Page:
More like the former term, but most don't have strong preference.
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Richard Jaramillo self-identifies as a Latino, though he is OK with being called Mexican-American, Hispanic, even Chicano.
"Hispanic is generally how government classifies us, so I'm used to checking that box," the Salt Lake County resident said. "It is an odd thing to come to terms with because you have so many terms to use. The race category considers us white, even though I don't consider myself white."
The Pew Hispanic Center released a report Wednesday that explores the issue of self-identity and found that 51 percent use their family's country of origin to describe their identity while 24 percent use Hispanic or Latino to describe themselves.
But when pinned down between the choice of Hispanic or Latino, respondents chose the former by more than a 2-to-1 margin. Still, the majority 51 percent said they didn't lean with a preference to either term.
The Pew Hispanic Center surveyed 1,200 Latinos, of which 436 were native born. The poll has a margin of error of 3.6 percent.
The 64-page report was wide-ranging in its findings, including whether Latinos share a common identity with other Americans.
Respondents were split evenly, with 47 percent saying they were a "typical American" and 47 percent saying they are very different to a "typical American."
The numbers who say they are a "typical American" jump to 66 percent when asked of a native-born Latinos while only 34 percent of foreign-born Latinos believe they are a typical American.
Jaramillo, who is native born, said the definition of a typical American is constantly evolving and varies from generation to generation.
"A cultural experience is one that's mingling and the ever-changing nature of it is what makes America what it is," Jaramillo said. "You see the signs of how the Latino experience food, culture, music has sort of permeated the mainstream. It's not Los Angeles, but it's still happening here."
Arturo Morales-Llan, who is a U.S. citizen in Utah County but was born in Mexico, said he's careful about not emphasizing Mexican culture in the house. He said his 16-year-old daughter didn't have a quinceañera a traditional right of passage in large swaths of Latin America that observes the transition to womanhood. He also doesn't celebrate Mexican holidays.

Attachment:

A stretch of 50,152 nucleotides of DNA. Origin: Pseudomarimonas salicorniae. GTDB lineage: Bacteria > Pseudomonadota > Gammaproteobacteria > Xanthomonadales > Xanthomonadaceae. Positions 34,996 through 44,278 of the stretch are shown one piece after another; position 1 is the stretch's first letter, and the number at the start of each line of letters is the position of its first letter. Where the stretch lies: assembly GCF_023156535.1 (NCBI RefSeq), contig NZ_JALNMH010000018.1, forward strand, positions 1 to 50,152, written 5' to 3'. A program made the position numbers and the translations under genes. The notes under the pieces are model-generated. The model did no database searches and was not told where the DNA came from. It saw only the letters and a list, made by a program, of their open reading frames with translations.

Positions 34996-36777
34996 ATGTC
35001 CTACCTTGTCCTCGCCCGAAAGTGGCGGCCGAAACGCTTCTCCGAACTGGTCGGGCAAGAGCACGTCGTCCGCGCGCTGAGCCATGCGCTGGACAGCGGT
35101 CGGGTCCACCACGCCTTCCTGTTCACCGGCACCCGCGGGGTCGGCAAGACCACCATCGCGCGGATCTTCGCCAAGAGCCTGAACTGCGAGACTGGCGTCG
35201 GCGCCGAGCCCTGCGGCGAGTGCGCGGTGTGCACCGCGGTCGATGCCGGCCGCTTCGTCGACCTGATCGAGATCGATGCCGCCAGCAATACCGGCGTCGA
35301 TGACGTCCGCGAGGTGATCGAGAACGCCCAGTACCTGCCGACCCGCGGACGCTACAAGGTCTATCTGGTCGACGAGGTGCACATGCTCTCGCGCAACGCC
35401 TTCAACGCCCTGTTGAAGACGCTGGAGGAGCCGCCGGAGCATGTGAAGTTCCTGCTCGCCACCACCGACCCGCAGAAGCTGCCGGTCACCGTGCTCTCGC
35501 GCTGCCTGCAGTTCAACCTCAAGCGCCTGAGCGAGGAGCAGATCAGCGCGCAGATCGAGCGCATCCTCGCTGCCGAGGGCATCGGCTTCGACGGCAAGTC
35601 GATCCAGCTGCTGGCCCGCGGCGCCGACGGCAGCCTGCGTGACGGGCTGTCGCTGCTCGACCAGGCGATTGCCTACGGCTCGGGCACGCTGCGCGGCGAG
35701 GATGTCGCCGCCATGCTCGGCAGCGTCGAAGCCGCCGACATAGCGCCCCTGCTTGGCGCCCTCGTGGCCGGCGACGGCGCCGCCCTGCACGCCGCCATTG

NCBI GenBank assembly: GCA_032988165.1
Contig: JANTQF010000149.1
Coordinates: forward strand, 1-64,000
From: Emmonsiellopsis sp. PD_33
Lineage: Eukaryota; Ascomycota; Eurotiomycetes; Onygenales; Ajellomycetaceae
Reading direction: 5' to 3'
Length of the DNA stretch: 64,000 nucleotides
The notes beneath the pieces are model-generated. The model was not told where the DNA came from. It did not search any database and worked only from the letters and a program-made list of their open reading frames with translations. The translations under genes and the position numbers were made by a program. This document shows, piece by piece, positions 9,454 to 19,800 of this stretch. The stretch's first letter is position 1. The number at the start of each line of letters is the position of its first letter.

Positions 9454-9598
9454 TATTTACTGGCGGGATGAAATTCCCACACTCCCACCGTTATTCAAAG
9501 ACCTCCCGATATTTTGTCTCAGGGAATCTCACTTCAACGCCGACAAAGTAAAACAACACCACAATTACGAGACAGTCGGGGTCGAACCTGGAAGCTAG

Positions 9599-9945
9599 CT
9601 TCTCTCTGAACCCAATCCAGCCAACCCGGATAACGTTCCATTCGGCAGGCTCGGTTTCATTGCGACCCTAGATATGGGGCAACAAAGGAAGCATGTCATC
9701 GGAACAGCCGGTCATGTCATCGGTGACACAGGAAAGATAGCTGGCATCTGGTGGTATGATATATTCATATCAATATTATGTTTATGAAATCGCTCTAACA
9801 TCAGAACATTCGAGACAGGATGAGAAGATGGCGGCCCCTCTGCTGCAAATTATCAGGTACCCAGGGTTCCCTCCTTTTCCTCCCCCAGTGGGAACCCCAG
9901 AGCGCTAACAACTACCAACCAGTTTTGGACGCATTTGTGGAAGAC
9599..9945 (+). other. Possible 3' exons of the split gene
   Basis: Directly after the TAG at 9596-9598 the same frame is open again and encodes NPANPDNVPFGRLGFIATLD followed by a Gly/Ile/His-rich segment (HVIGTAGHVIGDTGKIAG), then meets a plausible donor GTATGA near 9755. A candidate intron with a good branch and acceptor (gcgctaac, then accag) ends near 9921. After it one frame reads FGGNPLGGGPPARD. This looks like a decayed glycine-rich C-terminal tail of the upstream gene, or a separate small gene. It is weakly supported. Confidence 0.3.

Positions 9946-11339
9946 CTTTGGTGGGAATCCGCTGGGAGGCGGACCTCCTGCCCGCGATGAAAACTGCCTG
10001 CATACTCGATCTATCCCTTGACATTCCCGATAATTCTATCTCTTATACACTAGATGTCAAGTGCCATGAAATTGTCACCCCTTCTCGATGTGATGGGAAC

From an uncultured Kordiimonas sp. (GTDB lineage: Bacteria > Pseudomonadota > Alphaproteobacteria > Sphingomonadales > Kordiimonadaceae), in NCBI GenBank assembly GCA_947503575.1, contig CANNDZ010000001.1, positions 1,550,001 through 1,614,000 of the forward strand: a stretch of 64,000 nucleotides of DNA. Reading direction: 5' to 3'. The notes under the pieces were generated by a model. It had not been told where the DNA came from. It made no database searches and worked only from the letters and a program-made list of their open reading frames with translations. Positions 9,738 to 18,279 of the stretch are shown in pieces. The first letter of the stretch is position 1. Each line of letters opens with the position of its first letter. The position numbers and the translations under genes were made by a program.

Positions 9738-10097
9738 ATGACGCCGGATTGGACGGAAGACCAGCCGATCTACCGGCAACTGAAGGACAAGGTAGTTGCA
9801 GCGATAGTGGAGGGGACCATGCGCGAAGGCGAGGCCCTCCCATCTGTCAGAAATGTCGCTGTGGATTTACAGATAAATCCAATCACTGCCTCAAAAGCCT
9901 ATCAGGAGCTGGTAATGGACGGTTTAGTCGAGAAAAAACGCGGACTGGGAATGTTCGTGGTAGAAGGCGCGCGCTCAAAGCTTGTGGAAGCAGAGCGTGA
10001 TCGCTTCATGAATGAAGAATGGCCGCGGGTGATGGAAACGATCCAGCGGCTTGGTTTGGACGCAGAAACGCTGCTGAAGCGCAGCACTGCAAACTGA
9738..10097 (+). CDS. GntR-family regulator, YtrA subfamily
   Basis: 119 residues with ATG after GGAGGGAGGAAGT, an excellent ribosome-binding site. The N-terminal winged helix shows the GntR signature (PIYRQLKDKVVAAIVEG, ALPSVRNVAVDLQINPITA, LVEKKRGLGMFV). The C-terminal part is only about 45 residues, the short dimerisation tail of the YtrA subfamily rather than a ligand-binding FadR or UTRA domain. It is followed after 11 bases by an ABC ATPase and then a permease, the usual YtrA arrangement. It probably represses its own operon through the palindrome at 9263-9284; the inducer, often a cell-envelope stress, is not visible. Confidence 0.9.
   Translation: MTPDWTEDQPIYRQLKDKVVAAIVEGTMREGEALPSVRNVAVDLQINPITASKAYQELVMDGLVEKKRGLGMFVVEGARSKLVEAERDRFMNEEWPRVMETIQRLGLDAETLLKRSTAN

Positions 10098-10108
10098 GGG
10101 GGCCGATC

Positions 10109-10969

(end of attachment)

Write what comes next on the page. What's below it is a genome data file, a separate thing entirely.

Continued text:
A soccer fan, he said he wouldn't root for Mexico in the World Cup if the United States was already eliminated from the tournament. "I'd root for whoever was the strongest team, I guess."
But he said 80 percent of what he eats in his house is Mexican food.
"I never ask my wife to make it, but she enjoys it," he said. "So it's what we mostly eat in our house and I like it."
He said he seeks to embrace and observe U.S. customs only, though at what point Latino customs become part of the American fabric can be hard to sort out when Bud Light is a major sponsor of Cinco de Mayo and "The Most Interesting Man in the World" is an Ernest Hemingway knockoff pitching the Mexican beer, Dos Equis, over the airwaves.
"America is a melting pot," he said. "We have pizza that is supposed to be Italian and we have sushi, which is Japanese, and we eat Chinese food. That is all part of the American experience."
Census figures show Utah with a growing Hispanic or Latino population of 13 percent, more than 366,000 people. That's up from 9 percent or more than 201,000 in the 2000 Census. That spurt has led to more Latino-owned businesses and consumers.
Juan Manuel Ruiz, president of the Latin American Chamber of Commerce, came to Utah 20 years ago from his native Mexico and said when he first arrived, there was almost a novelty approach to seeing people who weren't white in the community.
"Twenty years ago, being Latino was being the same as Japanese or Filipino," Ruiz said. "I was just one member of a small group that was adding diversity to the state."
He said the atmosphere was more welcoming, he believes, because people didn't feel threatened by larger numbers of people entering the state. He said now, with illegal immigration rhetoric from politicians, people are more fearful to express themselves through language and culture.
The report tackled language, too.
According to the study, 87 percent of Latinos believe that to succeed in America, English must be learned. But 95 percent also believe it's important for them to maintain command of Spanish as well.
But Ruiz said he sees some Latinos "embarrassed" to speak Spanish in public for fear of being looked down upon by non-Spanish speakers. He said with the proliferation of enforcement-only immigration laws and hostility toward immigrants without proper documents, there is fear and a desire to not be targeted.
"It has added to the polarization of the issue," Ruiz said, "to the point that there's also some passive-aggressive behavior."
The survey noted that 60 percent of Latinos say that can carry on a conversation in English either "well" or "very well" with an almost identical number, 61 percent, saying they can read English similarly well.
More on the Web
To read the report, go to http://tinyurl.com/7ujvaxp